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Soundstage Presents: Sheryl Crow Live
Sheryl Crow turns out dependable, well-crafted, solidly performed mainstream rock, and the show captured in Soundstage: Sheryl Crow Live is dependable, well-crafted and solidly performed mainstream rock. Like Crow's canon, however, it, well, just isn't especially interesting.
Nevertheless, fans of the singer-songwriter will not be disappointed. This 90-minute show from the PBS concert series includes most of the hit singles Crow has produced since her 1993 debut album, Tuesday Night Music Club. Her live versions of such crowd-pleasers as "If It Makes You Happy," "Everyday Is a Winding Road," "Soak Up the Sun," "Steve McQueen" and "All I Wanna Do" are straightforward and respectable, if not especially sonically adventurous. But there are a few deeper cuts thrown in for good measure, and nifty covers of Cat Stevens' "The First Cut Is the Deepest" and Nick Lowe's "(What's So Funny 'Bout) Peace, Love and Understanding," best known as being an Elvis Costello signature tune.
The DVD doesn't indicate where or when the concert was shot, but the setlist encompasses four tracks from that '93 debut, five from 1996's Sheryl Crow, one from 1998's The Globe Sessions and four from 2002's C'mon, C'mon. The complete list of tracks follows:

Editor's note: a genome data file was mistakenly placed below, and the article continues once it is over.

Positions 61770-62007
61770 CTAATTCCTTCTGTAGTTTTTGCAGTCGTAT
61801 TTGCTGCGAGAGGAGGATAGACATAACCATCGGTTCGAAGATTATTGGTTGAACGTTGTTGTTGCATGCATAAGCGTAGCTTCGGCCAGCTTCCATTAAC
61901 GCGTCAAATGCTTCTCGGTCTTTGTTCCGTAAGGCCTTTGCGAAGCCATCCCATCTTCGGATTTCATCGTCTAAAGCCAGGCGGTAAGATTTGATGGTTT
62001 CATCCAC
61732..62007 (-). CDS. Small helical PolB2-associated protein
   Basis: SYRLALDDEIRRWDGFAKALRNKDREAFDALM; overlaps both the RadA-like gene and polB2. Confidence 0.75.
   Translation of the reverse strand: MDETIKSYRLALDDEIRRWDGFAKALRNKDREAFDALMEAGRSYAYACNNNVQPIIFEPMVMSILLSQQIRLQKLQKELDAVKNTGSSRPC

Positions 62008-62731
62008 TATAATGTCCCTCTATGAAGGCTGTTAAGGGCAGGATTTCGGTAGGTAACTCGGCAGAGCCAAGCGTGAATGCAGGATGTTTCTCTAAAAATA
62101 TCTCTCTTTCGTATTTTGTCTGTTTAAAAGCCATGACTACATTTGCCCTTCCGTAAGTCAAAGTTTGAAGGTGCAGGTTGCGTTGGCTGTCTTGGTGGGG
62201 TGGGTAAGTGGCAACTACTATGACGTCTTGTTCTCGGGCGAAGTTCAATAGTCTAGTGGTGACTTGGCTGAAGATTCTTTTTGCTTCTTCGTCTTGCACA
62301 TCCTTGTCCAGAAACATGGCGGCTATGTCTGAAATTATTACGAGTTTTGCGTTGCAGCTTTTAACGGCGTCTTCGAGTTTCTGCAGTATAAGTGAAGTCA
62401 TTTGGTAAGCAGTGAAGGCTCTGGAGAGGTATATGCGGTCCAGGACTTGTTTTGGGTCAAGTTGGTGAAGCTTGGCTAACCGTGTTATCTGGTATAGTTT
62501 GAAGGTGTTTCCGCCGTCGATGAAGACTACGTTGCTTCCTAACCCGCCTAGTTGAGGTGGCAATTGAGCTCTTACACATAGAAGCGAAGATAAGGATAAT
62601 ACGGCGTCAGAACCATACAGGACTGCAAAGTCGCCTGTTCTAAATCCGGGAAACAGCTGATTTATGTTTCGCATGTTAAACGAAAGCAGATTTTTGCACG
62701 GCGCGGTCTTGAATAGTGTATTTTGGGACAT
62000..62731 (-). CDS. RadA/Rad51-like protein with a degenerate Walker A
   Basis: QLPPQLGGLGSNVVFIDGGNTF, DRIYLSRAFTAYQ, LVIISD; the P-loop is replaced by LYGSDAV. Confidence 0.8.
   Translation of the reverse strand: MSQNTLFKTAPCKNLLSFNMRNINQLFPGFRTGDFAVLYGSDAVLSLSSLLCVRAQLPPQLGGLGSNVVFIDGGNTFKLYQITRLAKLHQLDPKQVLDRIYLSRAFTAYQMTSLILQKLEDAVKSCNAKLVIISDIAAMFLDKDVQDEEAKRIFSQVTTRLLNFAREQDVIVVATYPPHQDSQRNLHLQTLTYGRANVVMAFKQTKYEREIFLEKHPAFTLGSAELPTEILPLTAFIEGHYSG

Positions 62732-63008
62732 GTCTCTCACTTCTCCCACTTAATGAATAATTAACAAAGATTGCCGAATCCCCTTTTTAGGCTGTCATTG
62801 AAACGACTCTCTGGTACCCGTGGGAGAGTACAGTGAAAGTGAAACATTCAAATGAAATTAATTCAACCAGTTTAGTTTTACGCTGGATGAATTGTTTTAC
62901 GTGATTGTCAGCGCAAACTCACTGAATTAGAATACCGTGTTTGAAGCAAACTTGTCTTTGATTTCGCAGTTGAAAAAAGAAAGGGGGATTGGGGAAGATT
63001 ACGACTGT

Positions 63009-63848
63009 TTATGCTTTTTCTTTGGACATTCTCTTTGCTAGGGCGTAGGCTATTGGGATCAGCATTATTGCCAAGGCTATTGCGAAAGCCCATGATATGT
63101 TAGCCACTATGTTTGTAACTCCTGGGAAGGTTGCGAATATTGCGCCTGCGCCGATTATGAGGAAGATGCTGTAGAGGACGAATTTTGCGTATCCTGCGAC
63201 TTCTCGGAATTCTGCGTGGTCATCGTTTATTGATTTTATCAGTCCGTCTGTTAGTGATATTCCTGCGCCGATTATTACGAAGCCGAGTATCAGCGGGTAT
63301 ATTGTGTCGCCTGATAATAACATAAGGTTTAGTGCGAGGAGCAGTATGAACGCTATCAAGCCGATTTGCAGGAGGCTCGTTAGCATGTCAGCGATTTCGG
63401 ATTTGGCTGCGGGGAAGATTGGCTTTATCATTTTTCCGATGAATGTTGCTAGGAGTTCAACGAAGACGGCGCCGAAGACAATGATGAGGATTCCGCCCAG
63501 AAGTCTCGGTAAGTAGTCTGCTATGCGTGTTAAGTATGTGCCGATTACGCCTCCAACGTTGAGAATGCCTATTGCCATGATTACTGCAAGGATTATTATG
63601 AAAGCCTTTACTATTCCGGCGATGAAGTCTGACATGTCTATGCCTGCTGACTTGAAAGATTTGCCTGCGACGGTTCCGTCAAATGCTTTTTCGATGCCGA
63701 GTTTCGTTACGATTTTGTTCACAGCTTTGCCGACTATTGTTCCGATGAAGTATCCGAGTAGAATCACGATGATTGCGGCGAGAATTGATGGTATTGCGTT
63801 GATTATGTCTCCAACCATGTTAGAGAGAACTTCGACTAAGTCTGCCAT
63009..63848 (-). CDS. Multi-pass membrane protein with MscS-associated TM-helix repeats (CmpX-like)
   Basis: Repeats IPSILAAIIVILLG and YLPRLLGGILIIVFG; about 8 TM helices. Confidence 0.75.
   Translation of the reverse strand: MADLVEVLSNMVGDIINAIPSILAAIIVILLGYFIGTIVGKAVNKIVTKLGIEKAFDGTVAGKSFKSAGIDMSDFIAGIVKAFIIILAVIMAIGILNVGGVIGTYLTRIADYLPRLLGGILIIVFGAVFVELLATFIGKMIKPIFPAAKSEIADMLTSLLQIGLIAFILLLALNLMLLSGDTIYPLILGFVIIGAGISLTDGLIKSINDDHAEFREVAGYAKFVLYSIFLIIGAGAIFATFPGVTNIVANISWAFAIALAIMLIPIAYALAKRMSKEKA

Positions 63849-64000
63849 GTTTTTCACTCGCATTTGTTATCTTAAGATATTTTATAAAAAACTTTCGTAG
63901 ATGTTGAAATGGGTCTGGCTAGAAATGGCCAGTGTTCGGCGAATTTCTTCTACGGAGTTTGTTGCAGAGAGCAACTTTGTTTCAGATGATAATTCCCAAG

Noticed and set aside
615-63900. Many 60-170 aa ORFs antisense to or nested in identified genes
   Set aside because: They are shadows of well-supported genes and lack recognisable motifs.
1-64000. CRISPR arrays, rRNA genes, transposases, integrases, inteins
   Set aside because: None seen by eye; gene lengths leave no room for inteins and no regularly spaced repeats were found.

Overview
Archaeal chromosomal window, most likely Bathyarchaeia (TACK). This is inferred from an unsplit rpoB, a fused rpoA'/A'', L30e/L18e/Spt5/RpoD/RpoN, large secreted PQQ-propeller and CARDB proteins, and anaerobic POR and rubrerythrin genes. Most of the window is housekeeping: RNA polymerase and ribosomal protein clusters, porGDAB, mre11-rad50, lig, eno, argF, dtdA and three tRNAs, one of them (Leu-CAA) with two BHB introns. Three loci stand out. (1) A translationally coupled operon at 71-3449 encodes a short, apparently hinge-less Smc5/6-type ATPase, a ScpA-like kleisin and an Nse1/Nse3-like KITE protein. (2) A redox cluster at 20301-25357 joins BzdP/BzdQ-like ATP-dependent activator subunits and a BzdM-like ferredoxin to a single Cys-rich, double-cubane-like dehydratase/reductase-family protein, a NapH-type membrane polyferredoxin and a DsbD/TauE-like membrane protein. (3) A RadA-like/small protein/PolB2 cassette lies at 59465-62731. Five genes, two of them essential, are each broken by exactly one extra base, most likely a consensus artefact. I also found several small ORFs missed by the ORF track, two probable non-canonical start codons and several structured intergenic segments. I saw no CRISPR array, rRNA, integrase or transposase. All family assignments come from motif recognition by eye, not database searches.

1. "My Favorite Mistake"
2. "You're an Original"
3. "The First Cut Is the Deepest"
4. "Leaving Las Vegas"
5. "Strong Enough"
6. "Redemption Day"
7. "Sweet Rosalyn"
8. "If It Makes You Happy"
10. "All I Wanna Do"
11. "Everyday Is a Winding Road"
12. "Soak Up the Sun"
13. (What's So Funny 'Bout) Peace, Love and Understanding
14. "Let's Get Free"
15. "Safe and Sound"
16. "I Shall Believe"
17. "Steve McQueen"
The Soundstage production is slick and seamless, with myriad high-definition camera angles and the requisite shots of an appreciative audience. Crow has a no-frills stage presence. She keeps anecdotes and chat to a minimum, but she is relaxed, friendly and self-effacing, and she looks terrific.
While no one can dispute Crow's commercial mega-success throughout the Nineties, her performance here tends to belie a largely homogenous sound. The songs are pleasant and catchy, if a little bland -- certainly less interesting than Crow's often-tumultuous personal life and professional career.The DVD
The widescreen picture, enhanced for 16x9 television screens, is sharp and crisp, as befits a high-definition production. Skin tones are realistic and blacks are vivid. There are no noticeable defects.The Audio:
Viewers can choose between the 5.1 Surround and a 2.0 Stereo mix. You can guess which one is the preference (hint: It's not the second one), but the 5.1, it must be said, is not especially noteworthy. Audio is strong, but not immersive.Extras:
Soundstage: Sheryl Crow Live isn't going to win over the unconverted, but her fans will be satisfied. The performance is taut and brisk, and the "Peace, Love and Understanding" cover throws in a bit of welcome unpredictability.